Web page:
Sculpture, as the branch of the visual arts, operates in all three dimensions, and is created from almost unlimited variety of mediums. Durable sculptural processes originally used carving ie: the removal of material and modeling ie: the addition of material such as clay. Popular sculpturing mediums used by artists are stone, metal, ceramics, wood and other materials however, since modernism, shifts in the sculptural process led have expanded upon the more traditional materials into an almost complete freedom of materials and processes. A literal cornucopia of materials are now utilized by creative sculptors by removal such as carving, assembling by welding or modeling, in addition to molding, or casting.
Stone sculptures survive far better than works of art in degradable materials, and often represent the majority of the surviving works, other than pottery, from ancient culture. Conversely, ancient wooden sculptures have vanished almost entirely. Furthermore, most ancient sculptures were brightly painted, and even when the sculpture itself has survived, these embellishments have long been lost.
Sculpture has been central in religious practices within many cultures, and until recent centuries large sculptures, normally too expensive for private individuals to create, were most often an expression of religion or politics. Cultures whose sculptures have survived in quantities include the Ancient Mediterranean, India and China, as well as some in South America and Africa.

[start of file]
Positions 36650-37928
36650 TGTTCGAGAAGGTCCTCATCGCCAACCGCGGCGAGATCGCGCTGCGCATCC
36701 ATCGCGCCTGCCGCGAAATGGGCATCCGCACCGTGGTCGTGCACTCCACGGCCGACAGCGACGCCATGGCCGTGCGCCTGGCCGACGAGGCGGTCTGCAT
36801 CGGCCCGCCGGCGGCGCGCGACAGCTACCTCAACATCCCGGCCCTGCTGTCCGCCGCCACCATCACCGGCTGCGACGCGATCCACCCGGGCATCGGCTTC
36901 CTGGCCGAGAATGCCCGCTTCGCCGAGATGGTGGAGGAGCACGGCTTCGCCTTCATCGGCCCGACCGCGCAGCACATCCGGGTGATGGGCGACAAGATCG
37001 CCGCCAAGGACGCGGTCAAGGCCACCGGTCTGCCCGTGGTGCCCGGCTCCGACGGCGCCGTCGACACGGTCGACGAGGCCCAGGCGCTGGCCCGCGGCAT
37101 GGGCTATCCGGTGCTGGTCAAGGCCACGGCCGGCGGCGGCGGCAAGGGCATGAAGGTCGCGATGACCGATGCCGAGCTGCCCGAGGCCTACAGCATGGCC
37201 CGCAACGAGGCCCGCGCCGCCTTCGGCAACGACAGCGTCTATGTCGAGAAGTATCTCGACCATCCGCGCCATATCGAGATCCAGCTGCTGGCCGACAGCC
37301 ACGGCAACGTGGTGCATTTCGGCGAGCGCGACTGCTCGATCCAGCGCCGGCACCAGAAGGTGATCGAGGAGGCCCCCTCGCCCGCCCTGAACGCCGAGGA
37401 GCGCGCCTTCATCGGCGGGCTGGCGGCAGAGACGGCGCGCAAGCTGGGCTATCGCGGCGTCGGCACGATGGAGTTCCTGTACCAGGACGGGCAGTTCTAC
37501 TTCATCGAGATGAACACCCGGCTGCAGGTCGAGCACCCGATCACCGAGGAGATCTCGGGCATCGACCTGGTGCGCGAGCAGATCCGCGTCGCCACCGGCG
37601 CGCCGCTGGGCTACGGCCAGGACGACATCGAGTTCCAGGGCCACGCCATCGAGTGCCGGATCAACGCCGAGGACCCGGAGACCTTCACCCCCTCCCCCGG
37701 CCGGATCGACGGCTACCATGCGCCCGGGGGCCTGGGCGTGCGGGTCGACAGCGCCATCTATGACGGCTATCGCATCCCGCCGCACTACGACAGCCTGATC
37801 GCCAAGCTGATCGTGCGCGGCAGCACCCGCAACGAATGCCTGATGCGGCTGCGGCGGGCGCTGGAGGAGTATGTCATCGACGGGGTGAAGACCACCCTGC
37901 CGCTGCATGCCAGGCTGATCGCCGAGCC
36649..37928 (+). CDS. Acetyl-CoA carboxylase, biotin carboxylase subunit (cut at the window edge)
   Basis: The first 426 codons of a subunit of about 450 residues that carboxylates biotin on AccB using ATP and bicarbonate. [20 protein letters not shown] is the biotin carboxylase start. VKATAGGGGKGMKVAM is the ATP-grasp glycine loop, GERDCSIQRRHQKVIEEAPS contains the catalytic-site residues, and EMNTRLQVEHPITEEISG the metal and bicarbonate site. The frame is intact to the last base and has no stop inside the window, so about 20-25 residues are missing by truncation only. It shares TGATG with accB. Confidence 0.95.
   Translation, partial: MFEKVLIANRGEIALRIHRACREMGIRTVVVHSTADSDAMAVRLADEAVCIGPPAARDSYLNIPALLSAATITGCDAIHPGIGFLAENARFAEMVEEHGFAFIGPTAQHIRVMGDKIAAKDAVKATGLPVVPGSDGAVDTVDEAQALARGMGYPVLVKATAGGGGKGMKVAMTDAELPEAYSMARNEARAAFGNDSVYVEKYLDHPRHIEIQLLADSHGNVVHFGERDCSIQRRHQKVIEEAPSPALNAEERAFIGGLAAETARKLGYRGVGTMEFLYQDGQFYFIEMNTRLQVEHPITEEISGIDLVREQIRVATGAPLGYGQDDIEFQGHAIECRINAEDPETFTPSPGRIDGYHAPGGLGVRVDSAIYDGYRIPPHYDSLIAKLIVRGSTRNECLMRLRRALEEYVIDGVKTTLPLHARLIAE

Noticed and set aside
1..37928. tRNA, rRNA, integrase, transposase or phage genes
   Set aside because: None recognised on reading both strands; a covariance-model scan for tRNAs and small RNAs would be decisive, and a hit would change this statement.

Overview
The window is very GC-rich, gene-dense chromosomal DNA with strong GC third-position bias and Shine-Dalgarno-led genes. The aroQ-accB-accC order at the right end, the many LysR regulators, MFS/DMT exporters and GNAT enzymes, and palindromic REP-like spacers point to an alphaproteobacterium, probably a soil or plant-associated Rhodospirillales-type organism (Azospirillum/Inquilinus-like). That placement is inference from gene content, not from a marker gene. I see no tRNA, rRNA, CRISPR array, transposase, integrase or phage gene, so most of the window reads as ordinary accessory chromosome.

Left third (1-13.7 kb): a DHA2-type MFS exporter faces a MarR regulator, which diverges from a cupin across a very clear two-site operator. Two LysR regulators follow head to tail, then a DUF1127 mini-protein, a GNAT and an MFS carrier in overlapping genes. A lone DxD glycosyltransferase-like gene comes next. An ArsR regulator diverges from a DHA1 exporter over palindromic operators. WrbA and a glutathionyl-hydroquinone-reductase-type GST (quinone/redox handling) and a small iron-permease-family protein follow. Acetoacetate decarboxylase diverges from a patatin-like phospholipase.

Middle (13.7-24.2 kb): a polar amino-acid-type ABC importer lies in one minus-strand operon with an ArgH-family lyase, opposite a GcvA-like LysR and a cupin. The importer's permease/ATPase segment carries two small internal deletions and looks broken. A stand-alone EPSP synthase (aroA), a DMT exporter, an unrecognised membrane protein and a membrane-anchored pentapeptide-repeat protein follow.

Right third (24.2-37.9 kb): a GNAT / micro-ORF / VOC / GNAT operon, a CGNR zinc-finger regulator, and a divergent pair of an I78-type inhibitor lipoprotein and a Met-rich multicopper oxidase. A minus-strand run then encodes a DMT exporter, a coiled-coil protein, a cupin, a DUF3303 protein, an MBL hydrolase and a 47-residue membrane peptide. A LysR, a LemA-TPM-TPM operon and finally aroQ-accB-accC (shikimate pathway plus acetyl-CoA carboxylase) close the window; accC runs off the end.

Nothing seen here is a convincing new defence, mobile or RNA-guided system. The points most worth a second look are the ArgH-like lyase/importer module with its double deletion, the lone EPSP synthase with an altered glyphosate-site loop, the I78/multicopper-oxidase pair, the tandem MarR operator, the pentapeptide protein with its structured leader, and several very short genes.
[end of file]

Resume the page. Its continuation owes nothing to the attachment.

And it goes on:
The Western tradition of sculpture began in Ancient Greece, and Greece is widely seen as producing great masterpieces in the classical period. During the Middle Ages, Gothic sculpture represented the agonies and the passions of the Christianity. The revival of classical models in the Renaissance produced famous sculptures such as Michelangelo’s “David.” Modernist sculpture subsequently moved away from traditional processes and the emphasis on the depiction of the human body, with the advent of constructed sculpturing, and the presentation of found objects as finished works of art.